If you’ll indulge me, I have quite a story to share. It’s about life and what we want from life. It’s about what we find important, what we really value, and what we’ll do without in order to get it.

My wife is a waitress this summer. The other day at work, she had a table that was particularly annoying. The moment they walked in, a man in the party did something so bizarre, so shocking, it defies belief. Because it’s the punch line of the story, I’m going to save it till the end. So you’ll have to read the whole post (or just skip to the bottom) to find out what happened…

Now my wife is very slow to get angry. It’s almost annoying how nice, tolerant, and mild mannered she is! But even she has her limits, and they were met and exceeded with this table.

To set the scene, it was a table with an older couple. They quickly became frustrated with the menu. They were trying to order the senior special, but complaining endlessly that the options weren’t comparable to the full menu. Perhaps they had a point. In offering an unequal menu for the seniors, perhaps society was unappreciative of their great contributions. The senior meals come with fries, which separately cost $2.50. Yet they could substitute only one order of vegetables, worth a mere $0.75. “Why the discrepancy?,” the gentlemen wanted to know. Indeed, a great injustice may have been occurring.

But an injustice at my wife’s hands it was not. Seemingly oblivious to the fact that she serves the food rather than makes the menu, they bitterly complained. My poor wife had to finally throw down the gauntlet. “I’m really sorry that your upset, but I don’t make the menu and have no control over these decisions. You can order a regular meal and get what you want, or the senior meal for the reduced price.”

Once the food was out of the way, the real point of contention surfaced. They asked friendly enough personal questions — Where are you from? What are you doing? Oh you’re married? What’s you husband doing? — etc. Friendly enough, that is, until they bluntly decided to share what they thought of our plans…

My wife wants to be an elementary teacher and I a college professor. “Are you independently wealthy?” the women asked with an incredulous scowl upon her face. “How do you expect to pay for any of this?

My wife tried explaining that since you spend most of your adult life at work, we felt it was important to pursue things we were passionate about. That when the day was done and our lives were lived, we would be far happier with a job we cared about than a job we didn’t but which paid us more. This seemed to be lost on them, and they continued insulting her for being so stupid as to help support a husband in grad school. With the excuse of “other customers” my wife walked off, a wee bit ticked off.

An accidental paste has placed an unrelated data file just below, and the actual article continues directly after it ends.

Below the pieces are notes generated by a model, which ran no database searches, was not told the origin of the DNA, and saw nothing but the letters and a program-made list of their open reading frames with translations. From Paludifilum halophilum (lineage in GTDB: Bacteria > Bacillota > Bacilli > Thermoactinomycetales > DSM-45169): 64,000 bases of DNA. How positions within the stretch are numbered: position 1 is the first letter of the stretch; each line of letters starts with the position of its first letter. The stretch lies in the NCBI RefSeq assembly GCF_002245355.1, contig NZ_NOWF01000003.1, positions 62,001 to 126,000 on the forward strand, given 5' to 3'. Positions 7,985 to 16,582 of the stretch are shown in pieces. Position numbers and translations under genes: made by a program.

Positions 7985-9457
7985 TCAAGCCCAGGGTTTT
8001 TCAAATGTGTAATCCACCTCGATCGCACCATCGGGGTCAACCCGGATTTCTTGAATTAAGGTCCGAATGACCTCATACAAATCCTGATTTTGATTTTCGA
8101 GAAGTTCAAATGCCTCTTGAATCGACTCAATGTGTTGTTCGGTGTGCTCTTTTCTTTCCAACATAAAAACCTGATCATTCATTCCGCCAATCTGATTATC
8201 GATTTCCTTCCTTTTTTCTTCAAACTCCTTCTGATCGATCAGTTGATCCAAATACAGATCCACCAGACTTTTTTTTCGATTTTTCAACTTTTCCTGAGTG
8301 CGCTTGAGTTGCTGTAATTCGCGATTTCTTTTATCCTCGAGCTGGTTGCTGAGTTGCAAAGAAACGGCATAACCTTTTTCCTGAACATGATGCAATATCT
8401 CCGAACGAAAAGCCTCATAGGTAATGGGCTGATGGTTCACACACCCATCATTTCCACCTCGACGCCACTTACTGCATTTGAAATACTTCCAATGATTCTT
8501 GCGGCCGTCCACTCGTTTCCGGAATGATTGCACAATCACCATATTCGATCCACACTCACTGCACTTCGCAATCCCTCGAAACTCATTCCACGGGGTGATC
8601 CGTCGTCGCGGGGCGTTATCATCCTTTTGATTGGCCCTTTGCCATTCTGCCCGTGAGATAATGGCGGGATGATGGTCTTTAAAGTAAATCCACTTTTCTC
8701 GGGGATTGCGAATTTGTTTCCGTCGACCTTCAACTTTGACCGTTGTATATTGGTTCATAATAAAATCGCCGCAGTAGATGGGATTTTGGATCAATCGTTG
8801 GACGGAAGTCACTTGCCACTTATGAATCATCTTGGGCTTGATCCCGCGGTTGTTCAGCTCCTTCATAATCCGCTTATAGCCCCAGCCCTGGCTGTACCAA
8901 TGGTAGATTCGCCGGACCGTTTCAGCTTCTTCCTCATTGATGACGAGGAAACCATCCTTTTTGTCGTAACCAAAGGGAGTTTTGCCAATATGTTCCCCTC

So, what’s the surprise waiting for you at the end of the post? The punch line of it all? Well get this. When they walked in, the man had a tape measure. He required at least 14 inches in between the booth and the table to accommodate his stomach. His wife also required the same. And he measured to ensure that he had it.

Yes indeed. When times are tough, and I reflect on the decisions I’ve made in life and the endeavors I’ve decided to pursue, I’ll surely think back to this guy and his wife, squabbling over a few cents on a senior meal, and measuring their booths to make room for their stomachs. And I’ll reflect on the life I never had.

Something tells me I won’t miss it very much.

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John Stewart on The Brink of War?

Posted Jul 22nd, 2006 at 10:15 am in Humor | Comments Off

John Stewart had a recent piece where he took the news media to task (especially CNN) over their reporting on the middle east conflict.

Unfortunately, I couldn’t find it on YouTube or Google Video to include it in this post, but it is online at Comedy Central.

It’s hilarious, and I think you’ll get a big laugh from it.

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There Are Days I Have No Faith In Humanity

Posted Jul 13th, 2006 at 8:16 am in Humor | 1 Comment

And today is one of them.

pink poodle

Pink Princess, a 1-year-old toy poodle, enjoys a walk around Oakland, Calif., with owner Unique Hildreth. Hildreth, who says she has worn pink everyday for the past five years, dyes the poodle about once a month to maintain her pinkness.

On Which My In-laws Undoubtedly Concur

Posted Jul 6th, 2006 at 9:32 am in Humor, School | 1 Comment

Upon my return home from thesis work, my wife had to share a quote she’d gotten a laugh from. It’s from The Simpsons, the modern purveyor of truth that it is.

Bart [after watching a foreign film] : I was so bored I cut the pony tail off the guy in front of us. [holds pony tail to his head] Look at me, I’m a grad student. I’m 30 years old and I made $600 last year.

Marge: Bart, don’t make fun of grad students. They’ve just made a terrible life choice.